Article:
A quick look at the ever-reliable Wikipedia suggests it’s been seven years since the last Cornershop album was released; so long, in fact, that the Wiiija label still existed to release it. Around the time of “Handcream For A Generation”, I spent a night with Tjinder and Ben in Madrid, coming back to write a feature for Uncut that, if memory serves, basically argued that this album should do every bit as well as the “Brimful Of Asha”-driven “When I Was Born For The Seventh Time”.

A quick look at the ever-reliable Wikipedia suggests it’s been seven years since the last Cornershop album was released; so long, in fact, that the Wiiija label still existed to release it. Around the time of “Handcream For A Generation”, I spent a night with Tjinder and Ben in Madrid, coming back to write a feature for Uncut that, if memory serves, basically argued that this album should do every bit as well as the “Brimful Of Asha”-driven “When I Was Born For The Seventh Time”.

It didn’t, of course, perhaps consolidating Tjinder Singh’s well-developed scepticism towards the music business, and ensuring that Cornershop’s odd and endearing career could perhaps continue at their own pace. After all this time, then, “Judy Sucks A Lemon For Breakfast” finds the band persevering on their own singular path, still pursuing an unselfconscious fusion of celebratory musics from across the planet, then fusing them to sentiments which could possibly be described as oblique, pranksterish grumbling.

Consequently, “Who Fingered Rock’n’Roll?” begins “Judy…” like an ostensible sequel to “Lessons Learned From Rocky I to Rocky III”, a gnomic rant about the music biz set to belt-buckle-clutching rock’n’roll, Moog squiggles, sitar fringeing, gospel choruses and a pervading droll exuberance. It sounds a bit like Black Grape, and a whole lot more like Cornershop, another enormously catchy pop song from a band who are masters of the art, when they choose to show it and re-enter the fray.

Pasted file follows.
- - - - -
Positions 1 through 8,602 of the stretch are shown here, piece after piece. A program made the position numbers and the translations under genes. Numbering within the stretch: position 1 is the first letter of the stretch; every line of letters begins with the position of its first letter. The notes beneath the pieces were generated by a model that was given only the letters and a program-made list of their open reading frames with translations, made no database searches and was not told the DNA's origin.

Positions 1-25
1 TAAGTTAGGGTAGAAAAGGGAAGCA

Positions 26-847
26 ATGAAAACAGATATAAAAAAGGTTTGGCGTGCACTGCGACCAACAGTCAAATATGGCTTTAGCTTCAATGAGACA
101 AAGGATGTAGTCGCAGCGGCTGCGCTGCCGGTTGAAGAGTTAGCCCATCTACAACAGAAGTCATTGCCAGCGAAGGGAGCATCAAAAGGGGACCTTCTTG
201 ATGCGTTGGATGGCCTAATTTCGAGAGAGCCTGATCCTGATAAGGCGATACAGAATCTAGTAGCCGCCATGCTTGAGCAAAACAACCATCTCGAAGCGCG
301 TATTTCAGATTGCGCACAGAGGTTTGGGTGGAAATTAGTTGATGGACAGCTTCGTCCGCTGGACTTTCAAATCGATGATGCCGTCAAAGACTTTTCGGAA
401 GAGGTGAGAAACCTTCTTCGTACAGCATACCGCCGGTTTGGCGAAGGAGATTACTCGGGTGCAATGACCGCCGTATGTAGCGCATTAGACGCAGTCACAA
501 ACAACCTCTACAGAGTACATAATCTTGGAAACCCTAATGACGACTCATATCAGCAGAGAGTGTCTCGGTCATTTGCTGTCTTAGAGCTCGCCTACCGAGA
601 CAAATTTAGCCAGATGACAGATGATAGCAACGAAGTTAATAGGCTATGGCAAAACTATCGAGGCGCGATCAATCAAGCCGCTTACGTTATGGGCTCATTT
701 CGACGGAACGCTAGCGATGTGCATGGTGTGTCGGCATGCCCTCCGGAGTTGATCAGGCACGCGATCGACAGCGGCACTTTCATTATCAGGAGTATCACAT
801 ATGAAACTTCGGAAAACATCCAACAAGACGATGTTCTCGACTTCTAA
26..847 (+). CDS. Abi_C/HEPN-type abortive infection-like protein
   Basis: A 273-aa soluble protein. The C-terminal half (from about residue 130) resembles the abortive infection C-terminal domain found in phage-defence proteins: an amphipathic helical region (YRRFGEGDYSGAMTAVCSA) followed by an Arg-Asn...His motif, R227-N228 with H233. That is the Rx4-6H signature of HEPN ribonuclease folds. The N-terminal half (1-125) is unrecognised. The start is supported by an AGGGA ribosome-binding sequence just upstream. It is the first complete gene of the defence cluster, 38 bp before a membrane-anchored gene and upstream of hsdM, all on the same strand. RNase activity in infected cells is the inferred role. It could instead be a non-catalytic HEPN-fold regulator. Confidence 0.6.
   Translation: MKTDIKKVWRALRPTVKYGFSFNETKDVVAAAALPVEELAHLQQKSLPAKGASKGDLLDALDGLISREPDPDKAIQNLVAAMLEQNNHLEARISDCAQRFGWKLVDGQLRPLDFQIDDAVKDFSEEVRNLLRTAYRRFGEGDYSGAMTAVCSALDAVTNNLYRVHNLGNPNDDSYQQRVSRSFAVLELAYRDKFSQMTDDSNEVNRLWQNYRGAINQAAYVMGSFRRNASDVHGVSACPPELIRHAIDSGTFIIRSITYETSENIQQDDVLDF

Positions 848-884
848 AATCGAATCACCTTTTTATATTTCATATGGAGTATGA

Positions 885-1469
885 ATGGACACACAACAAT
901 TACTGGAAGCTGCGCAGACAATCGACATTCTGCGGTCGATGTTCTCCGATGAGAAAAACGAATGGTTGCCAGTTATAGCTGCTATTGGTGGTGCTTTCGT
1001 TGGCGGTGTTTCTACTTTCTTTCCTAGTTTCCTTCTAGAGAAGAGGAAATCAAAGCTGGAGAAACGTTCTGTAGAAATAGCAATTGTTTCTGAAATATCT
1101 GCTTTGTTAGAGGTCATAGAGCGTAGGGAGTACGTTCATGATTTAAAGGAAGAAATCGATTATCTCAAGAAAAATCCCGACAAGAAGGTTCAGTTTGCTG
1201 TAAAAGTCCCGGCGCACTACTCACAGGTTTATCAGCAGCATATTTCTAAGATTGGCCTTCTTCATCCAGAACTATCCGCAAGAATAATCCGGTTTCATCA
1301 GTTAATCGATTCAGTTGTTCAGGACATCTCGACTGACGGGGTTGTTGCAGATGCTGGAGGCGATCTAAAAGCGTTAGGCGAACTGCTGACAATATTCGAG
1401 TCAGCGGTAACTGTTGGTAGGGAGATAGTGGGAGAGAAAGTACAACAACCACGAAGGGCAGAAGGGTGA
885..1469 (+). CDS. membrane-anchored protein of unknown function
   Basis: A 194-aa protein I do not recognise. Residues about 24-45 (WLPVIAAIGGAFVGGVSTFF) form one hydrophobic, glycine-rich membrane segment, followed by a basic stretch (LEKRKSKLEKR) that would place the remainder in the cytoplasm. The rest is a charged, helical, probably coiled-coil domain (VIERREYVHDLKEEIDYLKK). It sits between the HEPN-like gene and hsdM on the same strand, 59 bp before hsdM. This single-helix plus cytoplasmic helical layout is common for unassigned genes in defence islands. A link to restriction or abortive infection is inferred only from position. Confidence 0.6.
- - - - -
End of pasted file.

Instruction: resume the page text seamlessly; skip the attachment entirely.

As with “Handcream…”, there are any number of songs here that are every bit as strong as “Brimful Of Asha” – though unfortunately, you suspect that to a wider public Cornershop have been stereotyped as one-hit wonders, and that the laidback radiance of, say, first single “The Roll Off Characteristics (Of History In The Making)”, with its gently parping horns and its typically complicated way of expressing a “anti-war, pro-people” message, will generally pass unnoticed.

Weirdly, I must admit that this is one of those albums whose immediacy was somehow delayed in hitting me; initially it didn’t catch me in the same way as its predecessors, possibly because it’s easy to have forgotten the rest of the album by the time the final track – “The Turned On Truth (The Truth is Turned On)”, basically “Brimful Of Asha” deconstructed as a fervid, frankly overlong Gospel workout – works out how to stop after about 16 minutes.

Repeated visits, though, have pointed up multiple joys: perfect Cornershop nuggets like “Soul School” and the title track, which reminds me of “Ob-la-di Ob-la-da” . The snatches of breaks, dub, disco, electrofunk, crowd screams, bhangra and whatever else that punctuate tracks. And perhaps best of all, Tjinder’s latest psychedelic extrapolation of Punjabi folk, “Free Love”, which apparently has been cut down from 56 to six minutes, and flows on nicely – ecstatically, maybe – from the last album’s “Spectral Mornings” (without Noel Gallagher on board this time, mind).

Terrible cliché, and I’m sure it’s doing something of a disservice to the political content of the album, but “Judy Sucks A Lemon For Breakfast” sounds like a mighty summer record from here. Available from www.cornershop.com – sensibly, I guess, for a band whose relationship to the industry has been often adversarial, they’re doing it themselves this time.